Maykel González Vivero: "You cannot imagine what a cell is like"
Journalist Maykel González Vivero, a DIARIO DE CUBA collaborator, was released Wednesday after spending three days in a cell in Baracoa, where he had been travelled to report on the ravages of Hurricane Matthew.
"You have to experience that to understand what it is like, and to really know Cuba. You cannot imagine what one of those cells is like. It has to be one of the worst things in the world," he told DIARIO DE CUBA shortly before boarding a bus bound for Guantánamo.
González Vivero's arrest marked the start of a State Security onslaught against journalists not linked to the official media who were trying to report on the situation facing the inhabitants of Guantánamo villages after Matthew's devastating passage.
On Wednesday nine workers for the Periodismo de Barrio (Neighborhood Journalism) website, including its director, Elaine Díaz, were arrested as well in Baracoa and transferred to Guantánamo, confirmed family sources.
"I was just conducting interviews," said González Vivero about his arrest. "When I was arrested I was interviewing the president of a CDR (Revolutionary Defense Committee)," he added.
He specified that he was arrested by State Security and taken to a police station.
"There was some delay, as if they were deciding what to do with me, and they ended up confiscating all my things and putting me in a cell," he said. "I was isolated, they wouldn't let me talk to my family, and they denied me access to a lawyer. Poor medical care, when I asked for it. The support I received was from the other prisoners. From the others, nothing but mistreatment."
Vivero González explained that at first the regime's agents informed him that he had been arrested "in the interest of State Security" but "they later invented a crime: illicit economic activity."
"They took my computer and camera. I'm going to file a complaint with the Prosecutor's Office in Guantánamo," he said.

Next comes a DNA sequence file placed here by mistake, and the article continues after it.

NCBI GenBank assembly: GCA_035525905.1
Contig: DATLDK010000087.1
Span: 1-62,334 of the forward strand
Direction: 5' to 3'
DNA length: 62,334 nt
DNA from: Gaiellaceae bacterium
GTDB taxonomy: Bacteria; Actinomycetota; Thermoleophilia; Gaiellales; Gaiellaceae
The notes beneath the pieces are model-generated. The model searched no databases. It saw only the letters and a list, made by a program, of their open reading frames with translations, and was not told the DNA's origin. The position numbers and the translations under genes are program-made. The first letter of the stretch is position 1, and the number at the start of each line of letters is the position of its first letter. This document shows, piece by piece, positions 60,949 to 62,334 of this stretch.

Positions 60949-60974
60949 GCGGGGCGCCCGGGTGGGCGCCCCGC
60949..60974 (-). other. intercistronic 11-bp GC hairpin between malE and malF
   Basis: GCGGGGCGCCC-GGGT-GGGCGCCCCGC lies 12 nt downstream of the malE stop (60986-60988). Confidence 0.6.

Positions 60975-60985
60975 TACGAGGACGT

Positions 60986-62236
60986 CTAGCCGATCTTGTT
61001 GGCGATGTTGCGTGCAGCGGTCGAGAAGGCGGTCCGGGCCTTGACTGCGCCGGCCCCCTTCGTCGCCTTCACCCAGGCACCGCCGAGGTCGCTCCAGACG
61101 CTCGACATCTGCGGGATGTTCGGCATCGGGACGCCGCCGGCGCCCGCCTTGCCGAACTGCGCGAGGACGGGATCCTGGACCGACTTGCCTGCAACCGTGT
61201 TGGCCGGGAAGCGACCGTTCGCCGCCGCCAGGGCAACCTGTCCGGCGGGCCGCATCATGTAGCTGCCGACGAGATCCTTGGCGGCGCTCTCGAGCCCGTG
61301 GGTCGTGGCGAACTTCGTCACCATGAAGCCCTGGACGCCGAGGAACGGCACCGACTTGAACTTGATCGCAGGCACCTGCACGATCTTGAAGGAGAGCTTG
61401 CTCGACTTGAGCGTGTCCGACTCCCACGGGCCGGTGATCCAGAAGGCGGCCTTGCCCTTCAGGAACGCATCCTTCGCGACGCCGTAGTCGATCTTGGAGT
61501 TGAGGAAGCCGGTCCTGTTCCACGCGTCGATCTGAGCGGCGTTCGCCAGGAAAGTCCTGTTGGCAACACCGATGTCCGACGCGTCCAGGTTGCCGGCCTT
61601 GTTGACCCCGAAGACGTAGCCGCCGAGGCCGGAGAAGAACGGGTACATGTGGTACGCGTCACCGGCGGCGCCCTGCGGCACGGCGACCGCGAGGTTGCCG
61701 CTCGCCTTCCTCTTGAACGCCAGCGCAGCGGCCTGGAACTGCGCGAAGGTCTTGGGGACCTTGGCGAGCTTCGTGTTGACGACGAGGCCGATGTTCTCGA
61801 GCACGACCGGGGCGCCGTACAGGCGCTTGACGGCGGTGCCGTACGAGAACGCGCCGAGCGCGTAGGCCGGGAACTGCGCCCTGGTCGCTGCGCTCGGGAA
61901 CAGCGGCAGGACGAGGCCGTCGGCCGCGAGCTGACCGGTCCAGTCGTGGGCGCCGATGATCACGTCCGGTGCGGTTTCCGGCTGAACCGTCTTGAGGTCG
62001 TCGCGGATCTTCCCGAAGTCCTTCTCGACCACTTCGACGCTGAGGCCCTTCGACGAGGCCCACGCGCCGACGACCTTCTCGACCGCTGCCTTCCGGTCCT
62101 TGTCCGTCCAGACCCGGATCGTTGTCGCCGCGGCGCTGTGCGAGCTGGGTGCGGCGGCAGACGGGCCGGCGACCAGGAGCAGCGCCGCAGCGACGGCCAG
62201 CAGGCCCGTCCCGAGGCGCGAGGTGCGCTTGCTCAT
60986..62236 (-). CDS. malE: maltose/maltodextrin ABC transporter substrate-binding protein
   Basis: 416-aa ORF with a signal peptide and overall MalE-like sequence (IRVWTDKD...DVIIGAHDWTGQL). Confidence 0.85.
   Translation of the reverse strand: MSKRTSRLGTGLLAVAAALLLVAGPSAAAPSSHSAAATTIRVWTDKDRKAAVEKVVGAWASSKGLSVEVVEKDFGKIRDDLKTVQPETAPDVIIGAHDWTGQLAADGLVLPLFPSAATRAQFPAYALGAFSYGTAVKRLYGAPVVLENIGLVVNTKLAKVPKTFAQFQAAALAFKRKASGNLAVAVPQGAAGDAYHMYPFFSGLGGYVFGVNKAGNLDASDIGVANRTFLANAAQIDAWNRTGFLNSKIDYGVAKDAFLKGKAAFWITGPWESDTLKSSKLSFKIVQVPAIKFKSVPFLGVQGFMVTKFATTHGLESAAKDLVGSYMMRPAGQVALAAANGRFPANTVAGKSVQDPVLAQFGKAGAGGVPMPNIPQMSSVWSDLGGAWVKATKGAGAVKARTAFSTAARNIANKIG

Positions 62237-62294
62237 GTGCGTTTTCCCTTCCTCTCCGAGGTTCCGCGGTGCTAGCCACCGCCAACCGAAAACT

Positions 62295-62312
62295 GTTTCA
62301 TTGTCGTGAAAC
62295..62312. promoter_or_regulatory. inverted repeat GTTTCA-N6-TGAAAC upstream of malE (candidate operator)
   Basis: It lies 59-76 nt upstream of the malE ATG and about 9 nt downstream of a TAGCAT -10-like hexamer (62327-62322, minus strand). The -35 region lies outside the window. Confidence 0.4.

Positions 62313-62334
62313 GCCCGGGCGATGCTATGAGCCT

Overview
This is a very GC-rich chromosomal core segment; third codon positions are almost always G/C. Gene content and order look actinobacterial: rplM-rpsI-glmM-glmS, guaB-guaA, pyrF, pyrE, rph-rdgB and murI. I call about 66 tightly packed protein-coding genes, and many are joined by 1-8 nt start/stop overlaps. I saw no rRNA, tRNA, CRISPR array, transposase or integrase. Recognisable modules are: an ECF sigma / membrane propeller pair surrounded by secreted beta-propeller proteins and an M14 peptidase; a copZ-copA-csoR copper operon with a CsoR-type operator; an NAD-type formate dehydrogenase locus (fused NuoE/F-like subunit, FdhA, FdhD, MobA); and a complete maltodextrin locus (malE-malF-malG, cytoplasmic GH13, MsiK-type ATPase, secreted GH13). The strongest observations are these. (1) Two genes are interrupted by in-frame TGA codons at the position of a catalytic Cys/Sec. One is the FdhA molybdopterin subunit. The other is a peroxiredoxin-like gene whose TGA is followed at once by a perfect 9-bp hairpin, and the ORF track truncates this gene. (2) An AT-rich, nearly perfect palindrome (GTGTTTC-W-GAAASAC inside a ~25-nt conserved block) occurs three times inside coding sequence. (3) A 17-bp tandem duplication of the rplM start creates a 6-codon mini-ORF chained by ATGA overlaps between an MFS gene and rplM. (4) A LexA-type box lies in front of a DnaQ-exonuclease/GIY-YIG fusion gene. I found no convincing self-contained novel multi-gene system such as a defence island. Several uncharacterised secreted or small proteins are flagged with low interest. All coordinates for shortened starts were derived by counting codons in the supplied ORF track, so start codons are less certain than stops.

The reporter noted that he met two dissidents in jail: Víctor Campa, from Santiago de Cuba; and Emilio Almaguer, who had received donations to aid the victims in Baracoa. The rest were common criminals.
"I heard their stories. I learned so many things. It hurt, and I would have tried to avoid it, but I learned a lot," said González Vivero. "They told me to 'talk, talk about everything that is going on.'"
"You feel that you have no rights, that you cannot demand anything. There was a large sign at the entrance to the jail explaining the rights of prisoners. I was supposed to be able to see a lawyer at any time, but they never let me see mine (...) They never let me call anyone. They said they would, but they didn´t," he explained.
As for the support he received from the common prisoners, he explained: "The first night I was able to bathe because a prisoner, accused of robbery, lent me a towel and some soap. I was able to communicate with my family thanks to a prisoner who still had not had his mobile confiscated. He did me the favor, spending his own credit, of calling for me. He was a baker who had been arrested because some of the bread he had produced was underweight," he explained.
González Vivero estimated that in the end there were about 14 people in the cell. "Apparently they carried out a raid yesterday," he said.
Maykel González Vivero resides in Sagua la Grande and recently lost his job at the local radio station for writing for independent media.
On his way to the area affected by the hurricane he wrote an article for DIARIO DE CUBA: "On the Road to Baracoa After Matthew's Passage," in which he criticized the political propaganda in the midst of disaster.